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When We Drove…


The gasoline-powered MG ZS over a year ago, we walked away from it mighty impressed and eager to see new products from the Chinese owned British brand. Now as the world has grown more tree-friendly, almost every major automobile manufacturer in the world has one or more of their own environment-friendly electric vehicle. And now MG also wants a slice of that electric cake… thus, we have today, the MG ZS EV. Today we tell if the MG ZS EV is worthy to stand head to head with the best EVs currently in the Nepalese market.



Let’s Talk About Changes in the Look…


Because there aren’t many. MG has carried over the combustion look of the ZS to the EV model and frankly it is the best decision they’ve made because the ZS was already such a handsome looker.



The only difference you will able to notice straight away is the sealed front grille just like in any other EV. But in the ZS EV, the MG logo on the front grille doubles up as a cover that houses the charging port of the vehicle. Apart from that, it is the same beautiful font with the chrome border is similar to what you’d find on a Mazda CX-3 and the huge MG logo is very VW. The headlights with their sharp DRLs is similar to a Mazda CX-5, we don’t mind that it is similar because it is all beautiful.



Over on the side, the first thing you will notice is the new EV wheels with thick spokes, these 17 inchers look really smart. A strong singular line cuts under the window and meets the curve at C-pillar making the car look sleek. The large windows impersonate a full-size SUV. While the roof rails and plastic claddings further emphasize SUV nature.



The rear doesn’t see any changes except the addition of an EV badge next to the ZS name. Overall the MG ZS EV is a really good looker even though it doesn’t have many frills to grab your attention, it blends in perfectly into the city traffic and doesn’t scream, “Look at me, I am electric” and we quite like that.


Same Story When You Step Inside…


The cabin of the ZS EV is the same you will find in the regular ZS, without the gear lever of course which has been replaced by a rotary dial gear selector and other chrome-finished tabs on the console that let you fiddle around with driving modes, regeneration braking, and battery information.



Apart from that, the moment you step in, the cabin feels light and airy, all thanks to the huge panoramic sunroof and large windows, visibility outside is great from anywhere you sit.



And speaking of sitting, the front seats come with electronic adjustment. The seats are very well bolstered and provide good cushioning to the back and the thighs which will make long journeys much more comfortable. You also get a large 448-liter boot to fill any luggage you can bring.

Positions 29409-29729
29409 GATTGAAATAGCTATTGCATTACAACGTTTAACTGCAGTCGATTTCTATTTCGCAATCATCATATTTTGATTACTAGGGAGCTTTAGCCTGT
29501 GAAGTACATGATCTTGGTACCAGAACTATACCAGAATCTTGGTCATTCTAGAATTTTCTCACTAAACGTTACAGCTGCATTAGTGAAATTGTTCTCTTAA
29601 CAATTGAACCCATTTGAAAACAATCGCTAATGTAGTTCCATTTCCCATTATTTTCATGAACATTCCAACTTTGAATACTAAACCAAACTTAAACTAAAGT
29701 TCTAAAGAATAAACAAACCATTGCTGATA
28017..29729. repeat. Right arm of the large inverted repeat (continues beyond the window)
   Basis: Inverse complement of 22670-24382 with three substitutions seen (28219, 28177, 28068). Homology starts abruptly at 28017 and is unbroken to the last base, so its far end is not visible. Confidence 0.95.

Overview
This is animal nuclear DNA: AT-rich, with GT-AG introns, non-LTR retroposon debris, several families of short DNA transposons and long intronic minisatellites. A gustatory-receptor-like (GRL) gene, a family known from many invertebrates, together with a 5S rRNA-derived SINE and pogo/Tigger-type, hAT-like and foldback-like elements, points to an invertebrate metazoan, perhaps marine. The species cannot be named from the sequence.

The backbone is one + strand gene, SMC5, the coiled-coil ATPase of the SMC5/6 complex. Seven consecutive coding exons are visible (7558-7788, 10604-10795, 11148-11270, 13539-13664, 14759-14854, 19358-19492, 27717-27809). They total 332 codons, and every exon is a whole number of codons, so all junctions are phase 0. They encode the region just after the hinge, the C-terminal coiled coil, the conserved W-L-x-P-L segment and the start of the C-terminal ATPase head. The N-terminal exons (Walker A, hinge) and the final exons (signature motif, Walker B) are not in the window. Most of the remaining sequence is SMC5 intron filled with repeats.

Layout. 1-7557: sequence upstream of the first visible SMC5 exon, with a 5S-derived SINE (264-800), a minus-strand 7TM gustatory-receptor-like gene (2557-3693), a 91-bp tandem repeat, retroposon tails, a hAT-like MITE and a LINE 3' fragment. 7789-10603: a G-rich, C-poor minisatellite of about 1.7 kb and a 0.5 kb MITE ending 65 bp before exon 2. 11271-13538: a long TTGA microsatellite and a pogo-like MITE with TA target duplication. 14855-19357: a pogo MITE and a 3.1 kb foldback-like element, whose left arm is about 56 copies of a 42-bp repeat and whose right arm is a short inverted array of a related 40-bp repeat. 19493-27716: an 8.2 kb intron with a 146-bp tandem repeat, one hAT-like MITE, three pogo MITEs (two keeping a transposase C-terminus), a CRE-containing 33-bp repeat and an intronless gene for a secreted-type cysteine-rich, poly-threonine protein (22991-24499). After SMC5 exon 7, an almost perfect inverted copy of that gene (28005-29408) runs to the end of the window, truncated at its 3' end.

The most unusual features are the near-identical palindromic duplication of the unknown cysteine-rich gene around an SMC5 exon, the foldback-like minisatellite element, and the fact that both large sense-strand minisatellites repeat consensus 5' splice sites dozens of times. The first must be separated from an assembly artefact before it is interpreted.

On to the dash, there are soft-touch materials on the top half of the dash which feels premium. Those circular AC vents carried out from the regular ZS are so good that you can’t help but reach out and touch it from time to time for no reason at all.



The 8-inch touchscreen infotainment system comes with all the bells and whistles you expect and is clear and responsive. It comes with Apple CarPlay and Android Auto. However, the software experience could have been more improved.


Coming to the Biggest Change…


What lies under the bonnet, is a motor with a fancy name hooked onto a 44.5 kWh battery that generates 148 electric horses and 350 Nm of peak torque. Now we know the Hyundai Kona EV and Kia Niro EV put out larger numbers and are faster but we assure you, the ZS EV isn’t slow.



Dial it into drive and put it into Sport, hit the accelerator and the ZS EV will throw you back into your seat, the instant torque available on tap is capable of sending the ZS from a standstill to 100 km/h in 8.2 seconds. The Sport mode stiffens up the steering wheel giving it much needed heft and feedback that is otherwise missing on other drive modes. The car feels confident and planted out on the road and although the suspension is on the softer side turning in at high speeds invites way less body roll than we had predicted which is amazing.



If you want to drive like a sensible person there is a Normal and an Eco mode to dial into and enjoy the roads without straining your battery too much. You also get 3 levels of regenerative braking should you want to save your battery even more as you drive.



Speaking of which, The ZS EV promises a maximum range of 428 km on a single charge as per the New European Driving Cycle (NEDC) and an 8 year or 150,000 km warranty in battery life. All that power has been delivered in a way to ensure maximum occupant safety.



The MG ZS EV scored the maximum Five Stars in the Euro NCAP rating. The ZS EV scored impressively in all areas of the Euro NCAP test, including the four key test categories: Adult Occupant, Child Occupant, Vulnerable Road User, and Safety Assist. The ZS EV was awarded 90 percent in the adult occupancy rating, 85 percent in child occupancy safety rating, 64 percent in the vulnerable road users rating, and 70 percent in the safety assist system category. You get six airbags and all the latest safety tech that will protect you and everyone on board the ZS EV.


Coming to ZS EV’s Trump Card…


Which is the pricing… the ZS EV comes at an aggressive price tag of Rs. 49.99 lakhs which makes it one of the most affordable all-electric compact SUVs in Nepal. But that is not all, the aforementioned price tag also includes a 7KW AC charger which no other manufacturer is offering at the moment.



This included charger juices up the ZS EV from 0 to 100% in just six and a half hours making the ZS EV a lucrative deal. A spacious, good looking car with enough power to always keep you satisfied, with a price tag that also includes a powerful charger. We’d say that the MG ZS EV is a great pick, to say the least.


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